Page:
Prescription Opioid Use and Misuse in Montana
Did you know that 52% of rural Montanans over the age of 45 know someone who has misused prescription opioids to the extent that it affected their life? To help decrease the rate at which the prescription opioid crisis is affecting Montanans, learn about the facts, signs of misuse and overdose, and some ways to protect yourself, family and friends.Last Updated: 12/19
by Michelle Grocke, PhD, Assistant Professor, MSU Extension Specialist; Barb Allen, MS, Program Director, MSU Extension; Wendy Stevens, Program Manager, MSU Extension; Kristen Vardanega, Intern, MSU Extension; Alison Brennan, PhD, Assistant Professor, MSU Extension Specialist; Kim Paul, PhD, Tribal Liaison, MSU Extension
What is an Opioid?
An opioid is a medication (typically, a pill or patch) prescribed for pain relief. Because opioids are used for pain relief, people sometimes call them “painkillers.” Opioids are often prescribed after surgery or injury. In recent years, they have been prescribed for longer-lasting chronic pain, despite risks and a lack of evidence supporting this practice. It is common to see the terms “opioids” or “opiates.” Opiates are derived naturally from the flowering opium poppy plant. Opioids (which include opiates) refer to any substance (synthetic or non-synthetic) that binds to the opioid receptors in the brain. Examples of prescription opioids include:
- Natural opioids: Pain medications like Morphine and Codeine
- Semi-synthetic opioids: Pain medications like Oxycodone, Hydrocodone, Hydromorphone, and Oxymorphone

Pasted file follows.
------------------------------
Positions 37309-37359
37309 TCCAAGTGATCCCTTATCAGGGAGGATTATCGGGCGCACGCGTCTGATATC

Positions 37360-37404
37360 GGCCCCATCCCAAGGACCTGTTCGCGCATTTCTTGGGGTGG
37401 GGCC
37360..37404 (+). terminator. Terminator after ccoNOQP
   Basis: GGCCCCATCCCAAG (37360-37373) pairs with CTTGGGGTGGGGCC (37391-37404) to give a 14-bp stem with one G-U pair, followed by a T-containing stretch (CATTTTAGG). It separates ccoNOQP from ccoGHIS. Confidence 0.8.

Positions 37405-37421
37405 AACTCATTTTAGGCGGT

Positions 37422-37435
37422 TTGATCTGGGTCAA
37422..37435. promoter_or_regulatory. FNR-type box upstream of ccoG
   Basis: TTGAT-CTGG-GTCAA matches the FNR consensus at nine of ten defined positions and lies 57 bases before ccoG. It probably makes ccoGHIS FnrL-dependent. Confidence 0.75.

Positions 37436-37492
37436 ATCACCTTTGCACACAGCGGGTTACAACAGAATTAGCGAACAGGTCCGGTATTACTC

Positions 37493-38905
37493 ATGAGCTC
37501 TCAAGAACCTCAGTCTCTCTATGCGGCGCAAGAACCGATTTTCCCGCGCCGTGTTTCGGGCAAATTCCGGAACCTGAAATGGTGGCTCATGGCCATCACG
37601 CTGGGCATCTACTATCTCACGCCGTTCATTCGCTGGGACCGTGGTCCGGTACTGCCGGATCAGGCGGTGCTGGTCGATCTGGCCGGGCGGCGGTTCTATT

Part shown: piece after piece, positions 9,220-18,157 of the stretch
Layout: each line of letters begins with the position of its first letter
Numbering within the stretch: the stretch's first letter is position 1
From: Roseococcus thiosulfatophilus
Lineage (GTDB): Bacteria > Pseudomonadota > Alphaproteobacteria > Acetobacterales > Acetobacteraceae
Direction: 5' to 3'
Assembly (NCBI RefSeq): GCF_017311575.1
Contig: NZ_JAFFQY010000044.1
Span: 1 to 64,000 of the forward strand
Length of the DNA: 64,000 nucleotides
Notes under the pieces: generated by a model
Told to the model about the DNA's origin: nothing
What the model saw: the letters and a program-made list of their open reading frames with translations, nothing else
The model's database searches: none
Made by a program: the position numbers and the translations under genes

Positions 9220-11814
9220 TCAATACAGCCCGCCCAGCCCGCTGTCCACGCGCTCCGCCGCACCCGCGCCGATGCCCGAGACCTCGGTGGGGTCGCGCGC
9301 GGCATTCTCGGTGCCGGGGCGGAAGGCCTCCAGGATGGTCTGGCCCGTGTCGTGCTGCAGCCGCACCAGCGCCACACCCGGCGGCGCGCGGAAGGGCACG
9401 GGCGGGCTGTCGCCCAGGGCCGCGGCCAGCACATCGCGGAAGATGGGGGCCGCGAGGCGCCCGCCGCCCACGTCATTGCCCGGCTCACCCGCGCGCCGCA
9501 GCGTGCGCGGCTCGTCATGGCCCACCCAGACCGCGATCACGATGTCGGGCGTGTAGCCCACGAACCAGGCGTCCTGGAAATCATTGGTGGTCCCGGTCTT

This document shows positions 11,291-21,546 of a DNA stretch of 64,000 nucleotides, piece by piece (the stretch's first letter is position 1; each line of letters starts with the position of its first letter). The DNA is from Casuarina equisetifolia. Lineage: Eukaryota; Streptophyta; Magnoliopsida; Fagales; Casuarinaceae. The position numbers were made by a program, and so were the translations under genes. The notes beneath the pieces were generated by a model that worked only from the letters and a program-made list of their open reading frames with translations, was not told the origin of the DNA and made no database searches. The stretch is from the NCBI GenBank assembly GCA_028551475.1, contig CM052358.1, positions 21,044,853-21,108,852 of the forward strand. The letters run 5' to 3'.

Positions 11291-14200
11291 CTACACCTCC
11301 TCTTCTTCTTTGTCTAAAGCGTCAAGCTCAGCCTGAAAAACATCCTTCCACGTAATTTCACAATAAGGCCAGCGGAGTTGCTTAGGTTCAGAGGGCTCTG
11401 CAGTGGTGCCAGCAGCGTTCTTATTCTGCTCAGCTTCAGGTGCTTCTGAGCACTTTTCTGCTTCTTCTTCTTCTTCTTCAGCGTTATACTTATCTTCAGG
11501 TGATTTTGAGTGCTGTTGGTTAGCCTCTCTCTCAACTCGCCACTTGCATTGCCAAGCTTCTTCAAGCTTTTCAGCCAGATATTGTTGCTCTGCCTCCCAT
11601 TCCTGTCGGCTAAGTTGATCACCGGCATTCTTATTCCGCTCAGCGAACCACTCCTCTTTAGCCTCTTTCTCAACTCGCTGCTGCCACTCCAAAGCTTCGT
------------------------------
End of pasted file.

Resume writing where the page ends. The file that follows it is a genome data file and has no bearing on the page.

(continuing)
- Synthetic opioids: Fentanyl, Tramadol, Methadone (an opioid used to treat pain, but it can also be provided through opioid treatment programs to treat opioid use disorder)
Opioid Use and Misuse
Proper opioid use is defined as taking prescription opioids in the amount and for the duration specified by a medical professional. Opioids are prescribed based on a complex assessment of patient height and weight, medical condition, and individual tolerance.
Opioid misuse occurs when opioids are taken in a manner or dose other than prescribed. Misuse can include taking too much medicine, taking someone else’s medicine (even for a legitimate medical complaint)1, taking it in a different way than you are supposed to, or taking the medicine to feel euphoria (i.e. to get high). Opioid misuse affects people of all ages, genders, ethnicities and income levels.
1 Taking someone else’s prescription medications is not only a form of misuse, it is illegal.
Addiction is, “a treatable, chronic medical disease involving complex interactions among brain circuits, genetics, the environment, and an individual’s life experiences. People with addiction use substances or engage in behaviors that become compulsive and often continue despite harmful consequences.” American Society of Addiction Medicine, 2019
Did You Know?
- For every 100 Montanans, there are 83 opioid prescriptions filled annually in the state.
- In a recent MSU Extension survey, it was found that among rural Montana residents over 45 years of age, 65% felt that opioid misuse is a problem in their community.
- In Montana, more than 700 people have died from opioid overdoses since the year 2000.
- In Montana, the third leading cause of accidental death is poisoning.
- According to a recent MSU Extension survey, 29% of rural Montanans keep their unused prescription opioids for one year or longer.
Opioid Misuse Resources
- Call 211, Montana’s 24-hour helpline, health and human services information and referral. Visit www.montana211.org for more information.
- Call 1-800-273-8255 (TALK), Montana’s Suicide Prevention Lifeline
- Text HOME to 741741 from anywhere in the U.S. to talk with a trained Crisis Counselor.
- Prescription opioid misuse treatment facilities exist throughout Montana. For more information on the nearest facility, or where to drop off unused prescription opioids, please visit: http://health.msuextension.org/opioid_misuse.html
- When in doubt, refer to a local health- care provider or local mental health professional.